Perhaps it may turn out a sang,
Perhaps turn out a sermon.

-- R. Burns Epistle to a Young Friend

Friday, May 27, 2016

The Field

For God did not send his Son into the world to condemn the world, but in order that the world might be saved through him. -- John 3:17

Some of us spend a lot of time talking about how corrupt the world is.  We are called out of the world as Israel was called out of Egypt.  Yet Egypt remained.  It was judged and chastised but not destroyed.  When threatened by the wrath of Herod, Mary and Joseph carried Jesus into hiding in Egypt.  Whatever the world does, God still loves it.  The Lord died in agony and humiliation that the world might be delivered. 

I tend to think that people with extensive tattoos, piercings, bizarre hair colors, and some of the more grotesque body modifications are revealing the damage in their souls.  The world does not know it is loved. The more sensitive and thoughtful of the worldlings recognize their lost state but do not know the cure.  They have no hope, and the deterioration and decadence that has become so blatant the last few decades reflects that hopelessness.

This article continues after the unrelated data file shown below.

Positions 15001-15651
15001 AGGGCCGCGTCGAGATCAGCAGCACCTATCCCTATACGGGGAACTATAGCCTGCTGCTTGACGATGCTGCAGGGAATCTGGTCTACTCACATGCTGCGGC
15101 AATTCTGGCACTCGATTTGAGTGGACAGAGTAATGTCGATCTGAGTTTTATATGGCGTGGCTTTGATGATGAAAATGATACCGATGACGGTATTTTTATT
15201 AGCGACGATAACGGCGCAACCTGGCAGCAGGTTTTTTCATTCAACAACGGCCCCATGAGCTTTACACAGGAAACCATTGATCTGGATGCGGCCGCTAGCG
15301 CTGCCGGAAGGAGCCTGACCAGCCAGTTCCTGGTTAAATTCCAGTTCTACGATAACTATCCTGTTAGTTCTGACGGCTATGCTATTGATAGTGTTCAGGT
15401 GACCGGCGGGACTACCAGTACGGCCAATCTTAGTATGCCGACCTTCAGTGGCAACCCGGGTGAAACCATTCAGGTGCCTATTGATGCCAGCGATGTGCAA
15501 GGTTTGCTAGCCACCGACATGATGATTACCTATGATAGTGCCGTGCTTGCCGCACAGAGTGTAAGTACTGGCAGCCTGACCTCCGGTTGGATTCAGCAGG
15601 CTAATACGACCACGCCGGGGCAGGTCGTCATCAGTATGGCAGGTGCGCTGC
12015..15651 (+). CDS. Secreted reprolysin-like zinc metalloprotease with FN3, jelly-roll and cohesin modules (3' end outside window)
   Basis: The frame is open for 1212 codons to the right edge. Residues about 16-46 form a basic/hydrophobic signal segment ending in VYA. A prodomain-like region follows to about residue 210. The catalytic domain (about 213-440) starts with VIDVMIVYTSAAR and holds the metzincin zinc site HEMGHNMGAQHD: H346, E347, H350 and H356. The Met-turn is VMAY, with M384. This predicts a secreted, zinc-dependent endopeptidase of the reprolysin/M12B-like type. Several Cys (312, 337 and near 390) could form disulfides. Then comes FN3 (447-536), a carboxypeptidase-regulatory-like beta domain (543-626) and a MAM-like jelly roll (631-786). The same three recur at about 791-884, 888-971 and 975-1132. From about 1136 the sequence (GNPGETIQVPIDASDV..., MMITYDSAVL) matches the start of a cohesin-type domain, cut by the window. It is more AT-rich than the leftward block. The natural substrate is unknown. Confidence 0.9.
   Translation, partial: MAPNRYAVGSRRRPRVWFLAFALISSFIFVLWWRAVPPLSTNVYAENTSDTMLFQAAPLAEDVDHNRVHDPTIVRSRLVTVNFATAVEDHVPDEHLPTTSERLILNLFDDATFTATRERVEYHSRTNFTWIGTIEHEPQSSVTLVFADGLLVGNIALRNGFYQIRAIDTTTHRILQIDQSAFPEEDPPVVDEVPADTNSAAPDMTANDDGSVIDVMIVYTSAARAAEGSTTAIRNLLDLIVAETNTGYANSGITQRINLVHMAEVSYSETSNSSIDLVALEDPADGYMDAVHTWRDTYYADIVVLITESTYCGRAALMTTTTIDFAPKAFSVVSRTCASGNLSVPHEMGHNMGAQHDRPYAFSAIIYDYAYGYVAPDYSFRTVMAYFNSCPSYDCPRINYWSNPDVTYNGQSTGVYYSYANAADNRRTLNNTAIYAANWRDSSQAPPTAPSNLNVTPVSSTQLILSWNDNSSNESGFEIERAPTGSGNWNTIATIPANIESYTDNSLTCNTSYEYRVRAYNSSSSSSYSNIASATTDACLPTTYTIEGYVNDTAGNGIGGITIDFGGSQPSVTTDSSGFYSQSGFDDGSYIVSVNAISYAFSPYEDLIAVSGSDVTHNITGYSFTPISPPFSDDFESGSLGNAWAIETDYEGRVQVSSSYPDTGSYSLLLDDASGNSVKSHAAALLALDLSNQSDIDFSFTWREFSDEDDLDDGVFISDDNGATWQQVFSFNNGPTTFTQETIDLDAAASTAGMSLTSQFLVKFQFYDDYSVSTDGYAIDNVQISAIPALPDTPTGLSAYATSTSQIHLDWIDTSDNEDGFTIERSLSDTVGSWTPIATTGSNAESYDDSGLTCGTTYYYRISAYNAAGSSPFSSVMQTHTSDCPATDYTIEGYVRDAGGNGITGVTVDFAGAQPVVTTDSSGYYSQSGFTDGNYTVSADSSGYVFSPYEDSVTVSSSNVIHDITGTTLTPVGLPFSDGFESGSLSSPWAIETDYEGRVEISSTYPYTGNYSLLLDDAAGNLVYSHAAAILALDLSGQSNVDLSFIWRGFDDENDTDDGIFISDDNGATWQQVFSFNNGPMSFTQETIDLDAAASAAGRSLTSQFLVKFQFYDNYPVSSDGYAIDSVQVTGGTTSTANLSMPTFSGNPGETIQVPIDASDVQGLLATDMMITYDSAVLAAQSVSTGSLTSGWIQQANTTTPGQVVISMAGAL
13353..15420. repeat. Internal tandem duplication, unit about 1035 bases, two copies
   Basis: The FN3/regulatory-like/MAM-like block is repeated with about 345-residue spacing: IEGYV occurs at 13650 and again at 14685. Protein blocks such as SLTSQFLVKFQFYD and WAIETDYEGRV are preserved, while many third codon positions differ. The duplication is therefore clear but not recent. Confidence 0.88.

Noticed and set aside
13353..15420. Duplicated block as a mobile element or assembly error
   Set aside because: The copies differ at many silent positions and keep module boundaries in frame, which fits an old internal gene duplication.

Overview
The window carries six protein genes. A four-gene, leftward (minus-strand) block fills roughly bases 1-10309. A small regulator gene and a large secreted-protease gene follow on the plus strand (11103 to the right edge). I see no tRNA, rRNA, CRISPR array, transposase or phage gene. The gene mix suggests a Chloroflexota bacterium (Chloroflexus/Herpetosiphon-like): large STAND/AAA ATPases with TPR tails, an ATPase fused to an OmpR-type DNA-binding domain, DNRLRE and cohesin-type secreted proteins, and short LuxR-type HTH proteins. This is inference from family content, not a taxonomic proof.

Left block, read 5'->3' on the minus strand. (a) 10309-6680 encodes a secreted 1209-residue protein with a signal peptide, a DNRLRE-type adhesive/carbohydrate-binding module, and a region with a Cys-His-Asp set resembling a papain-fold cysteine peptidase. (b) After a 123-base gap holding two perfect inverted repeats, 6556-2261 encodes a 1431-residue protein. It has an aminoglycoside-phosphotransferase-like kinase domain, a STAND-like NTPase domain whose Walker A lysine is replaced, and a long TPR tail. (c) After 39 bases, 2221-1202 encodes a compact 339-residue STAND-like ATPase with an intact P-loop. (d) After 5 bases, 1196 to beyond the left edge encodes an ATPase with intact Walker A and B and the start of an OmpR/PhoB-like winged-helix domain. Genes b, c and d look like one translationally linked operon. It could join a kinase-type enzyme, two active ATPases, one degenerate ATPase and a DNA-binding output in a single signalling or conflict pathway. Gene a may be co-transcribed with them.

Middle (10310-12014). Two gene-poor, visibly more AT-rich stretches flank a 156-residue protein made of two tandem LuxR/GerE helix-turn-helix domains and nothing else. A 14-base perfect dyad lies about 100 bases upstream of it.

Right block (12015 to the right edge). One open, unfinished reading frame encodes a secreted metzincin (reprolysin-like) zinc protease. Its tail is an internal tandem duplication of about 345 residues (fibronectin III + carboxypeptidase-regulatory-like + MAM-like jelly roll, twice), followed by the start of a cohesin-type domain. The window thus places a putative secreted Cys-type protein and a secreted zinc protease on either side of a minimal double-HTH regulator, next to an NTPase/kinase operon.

The average Christian and the average Christian church offer the world little apart from out-of-context platitudes, rituals, and restraints.  In the context of Christ, those things not only make sense but are transformative.  It is rather like the atheists who don’t believe in a god no one else believes in.  Unless we can show people Jesus, they will never understand our hope. 

Though we are not of the world, we are in the world and abandoning the world is not an option that is open to us.   The Promised Land always lies between Egypt and Babel.  Abraham was never allowed to go back to Mesopotamia but he did go down to Egypt.  Israel was carried away captive into Babylon, but Jesus fled to safety in Egypt.  There is something that is an abomination to God, but it is not the world.  The Lord hates the demonic nature of a corrupted and compromised religion.  He will not tolerate those who would climb up to heaven on their piles of filth.  This, we, too, reject outright.

The world is not our home; it is our field.

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